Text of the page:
Hydrogen deployment could deliver 75,000 jobs and £18bn boon for UK economy

Utilising hydrogen production could generate £18bn for the UK economy and support more than 75,000 jobs over the next 15 years, according to a taskforce backed by the likes of Shell and BP.

Currently, around 95% of global hydrogen production comes from fossil fuel feedstocks

Currently, around 95% of global hydrogen production comes from fossil fuel feedstocks

The Hydrogen Taskforce has released new statistics this week, outlining how hydrogen can support the UK’s green recovery and net-zero commitment.

According to the research, 11.3TWh of hydrogen would be required to support end use in sectors such as heat, transport, power and industry by 2035 annually. However, only 20% of this annual demand would derive from green hydrogen, with the remainder coming from “blue” hydrogen that would include carbon capture utilisation and storage (CCUS) technology.

Currently, around 95% of global hydrogen production comes from fossil fuel feedstocks.

According to the Committee on Climate Change (CCC), hydrogen and CCS are both “non-optional” components of the UK’s transition to net-zero.

Fortunately, the Government has taken steps to funnel investment into CCS, committing £800m to establish CCS sites in the mid-2020s and 2030. The EAC also welcomed the recent £139m commitment to cutting emissions in heavy industry through hydrogen and scaling up CCS.

The taskforce’s Economic Impact Assessment noted that the half of the £18bn would account for end use benefits, with production, distribution, transmission and storage accounting for the remainder.

Additionally, the assessment found that deploying hydrogen at scale would create 28,000 jobs in hydrogen production, 15,000 in transmission, distribution and storage infrastructure and a further 31,000 jobs across different end uses.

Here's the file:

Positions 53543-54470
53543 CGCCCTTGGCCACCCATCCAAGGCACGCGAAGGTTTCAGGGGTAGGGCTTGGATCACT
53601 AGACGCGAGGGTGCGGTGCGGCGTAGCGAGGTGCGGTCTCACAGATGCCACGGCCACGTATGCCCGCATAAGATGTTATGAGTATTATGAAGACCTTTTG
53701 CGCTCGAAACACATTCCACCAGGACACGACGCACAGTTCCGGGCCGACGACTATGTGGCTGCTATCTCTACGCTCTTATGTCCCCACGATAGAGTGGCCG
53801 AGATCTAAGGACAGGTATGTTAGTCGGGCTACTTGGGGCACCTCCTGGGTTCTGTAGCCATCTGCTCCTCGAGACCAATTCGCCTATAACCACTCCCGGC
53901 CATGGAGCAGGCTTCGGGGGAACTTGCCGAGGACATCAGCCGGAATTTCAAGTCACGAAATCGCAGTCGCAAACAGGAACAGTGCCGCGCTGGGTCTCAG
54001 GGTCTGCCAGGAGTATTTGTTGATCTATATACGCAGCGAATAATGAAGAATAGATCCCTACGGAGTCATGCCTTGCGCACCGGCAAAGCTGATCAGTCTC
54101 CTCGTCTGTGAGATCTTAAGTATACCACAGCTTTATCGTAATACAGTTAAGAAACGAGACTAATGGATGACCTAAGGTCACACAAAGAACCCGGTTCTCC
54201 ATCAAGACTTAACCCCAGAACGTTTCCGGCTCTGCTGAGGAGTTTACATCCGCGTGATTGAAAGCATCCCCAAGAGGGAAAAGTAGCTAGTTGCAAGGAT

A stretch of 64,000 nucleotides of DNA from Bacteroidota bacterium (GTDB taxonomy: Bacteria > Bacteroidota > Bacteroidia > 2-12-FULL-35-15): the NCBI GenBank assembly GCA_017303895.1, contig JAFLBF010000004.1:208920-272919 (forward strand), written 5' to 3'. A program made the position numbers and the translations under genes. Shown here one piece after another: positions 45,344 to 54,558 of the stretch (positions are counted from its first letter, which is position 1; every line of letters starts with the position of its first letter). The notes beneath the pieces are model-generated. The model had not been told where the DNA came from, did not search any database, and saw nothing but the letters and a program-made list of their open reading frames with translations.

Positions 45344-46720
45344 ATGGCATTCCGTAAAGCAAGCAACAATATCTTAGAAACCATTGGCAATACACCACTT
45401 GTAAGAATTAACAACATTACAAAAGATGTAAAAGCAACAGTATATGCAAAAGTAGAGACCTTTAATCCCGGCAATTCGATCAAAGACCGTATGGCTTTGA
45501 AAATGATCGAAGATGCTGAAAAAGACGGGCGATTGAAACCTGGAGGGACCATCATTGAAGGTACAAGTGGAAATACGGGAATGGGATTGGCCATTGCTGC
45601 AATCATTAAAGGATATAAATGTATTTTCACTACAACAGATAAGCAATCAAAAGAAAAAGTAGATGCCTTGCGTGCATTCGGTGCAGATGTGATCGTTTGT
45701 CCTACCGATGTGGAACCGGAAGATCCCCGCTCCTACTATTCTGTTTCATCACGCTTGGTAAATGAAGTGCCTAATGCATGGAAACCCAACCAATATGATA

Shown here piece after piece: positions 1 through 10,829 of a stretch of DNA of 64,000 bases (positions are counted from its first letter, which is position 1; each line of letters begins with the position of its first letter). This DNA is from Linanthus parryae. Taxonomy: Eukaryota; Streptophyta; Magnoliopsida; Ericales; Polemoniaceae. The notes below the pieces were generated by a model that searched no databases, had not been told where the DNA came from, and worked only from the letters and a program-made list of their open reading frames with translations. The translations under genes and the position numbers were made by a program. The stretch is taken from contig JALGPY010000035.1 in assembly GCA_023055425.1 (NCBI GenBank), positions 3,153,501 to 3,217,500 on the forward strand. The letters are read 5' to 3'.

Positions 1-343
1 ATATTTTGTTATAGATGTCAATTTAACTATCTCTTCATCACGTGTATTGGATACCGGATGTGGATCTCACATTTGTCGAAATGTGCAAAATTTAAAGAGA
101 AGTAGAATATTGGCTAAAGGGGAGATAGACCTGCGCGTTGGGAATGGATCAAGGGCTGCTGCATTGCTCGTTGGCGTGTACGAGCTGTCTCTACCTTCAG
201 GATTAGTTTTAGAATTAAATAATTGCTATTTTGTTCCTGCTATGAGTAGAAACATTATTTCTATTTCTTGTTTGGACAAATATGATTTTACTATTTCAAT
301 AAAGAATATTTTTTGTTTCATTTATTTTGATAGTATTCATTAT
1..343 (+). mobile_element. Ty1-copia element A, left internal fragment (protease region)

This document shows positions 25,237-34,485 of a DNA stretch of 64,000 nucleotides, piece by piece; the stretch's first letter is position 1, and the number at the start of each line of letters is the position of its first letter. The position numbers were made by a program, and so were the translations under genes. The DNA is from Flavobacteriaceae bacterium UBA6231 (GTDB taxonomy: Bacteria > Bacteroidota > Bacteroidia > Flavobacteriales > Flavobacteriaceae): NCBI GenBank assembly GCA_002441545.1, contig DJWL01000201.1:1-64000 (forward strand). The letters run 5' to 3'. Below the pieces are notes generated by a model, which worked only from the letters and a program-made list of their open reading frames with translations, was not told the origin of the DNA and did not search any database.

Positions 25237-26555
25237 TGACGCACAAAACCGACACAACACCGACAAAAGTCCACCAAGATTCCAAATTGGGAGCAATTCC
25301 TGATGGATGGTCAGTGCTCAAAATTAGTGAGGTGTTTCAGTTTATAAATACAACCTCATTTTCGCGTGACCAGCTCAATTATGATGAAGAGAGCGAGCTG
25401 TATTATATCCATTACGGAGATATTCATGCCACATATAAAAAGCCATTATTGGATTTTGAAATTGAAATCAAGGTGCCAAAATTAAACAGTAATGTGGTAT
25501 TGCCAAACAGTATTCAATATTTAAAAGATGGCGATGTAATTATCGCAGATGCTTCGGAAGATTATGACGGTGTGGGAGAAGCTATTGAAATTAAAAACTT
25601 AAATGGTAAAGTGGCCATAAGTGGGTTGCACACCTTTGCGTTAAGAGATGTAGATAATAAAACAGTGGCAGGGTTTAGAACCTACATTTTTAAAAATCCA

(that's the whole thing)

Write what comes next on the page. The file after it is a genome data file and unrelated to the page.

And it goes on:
Jacob Young MP, Member of Parliament for Redcar and Chair of the APPG on Hydrogen said: “This research from the Hydrogen Taskforce proves that Hydrogen is a real growth opportunity for the UK and will kickstart a green jobs revolution. The UK is already a world leader in this hydrogen technology but we must go further.

“Communities like mine in Redcar & Cleveland are ready to spearhead the development and deployment of this new industry, and to play our part in seizing this opportunity. I look forward to seeing further announcements from business and Government in the coming months, to help ensure the UK meets its carbon commitments and unlock these 75,000 jobs.”

The Hydrogen Taskforce was set up in March, led by Shell and BP, and is lobbying for the UK Government to invest £1bn to boost hydrogen production in the UK. The taskforce believes that the UK can be home to a “world-leading hydrogen economy” by investing £1bn on funding for hydrogen production, distribution and storage projects that could be used for transport and heating and blended into the gas grid.

The taskforce has called for amendments to be made that would enable hydrogen to be blended into UK gas grids and for the UK government to support trials for hydrogen-ready boilers and hydrogen refuelling stations for road transport by 2025.

The EAC received almost 100 responses to a July inquiry on technology advancements to help combat climate change. Respondents were adamant that a national hydrogen strategy would boost confidence in the sector and help organisations and innovators trial new projects.

Shell’s hydrogen business development manager Mike Copson added: “Hydrogen is well-positioned to play a role in the UK’s transition to a cleaner and lower-carbon energy system. This research illustrates the economic opportunity that hydrogen offers the UK and underlines the need for hydrogen to be at the centre of planning for a green recovery that will deliver lasting, sustainable growth.”

The Environmental Audit Committee (EAC) is exploring the role of low-carbon hydrogen production and utilisation in accordance with the UK's wider efforts to spur economic growth and reach net-zero carbon emissions by 2050.

The EAC received almost 100 responses to a July inquiry on technology advancements to help combat climate change. Respondents were adamant that a national hydrogen strategy would boost confidence in the sector and help organisations and innovators trial new projects.

Matt Mace



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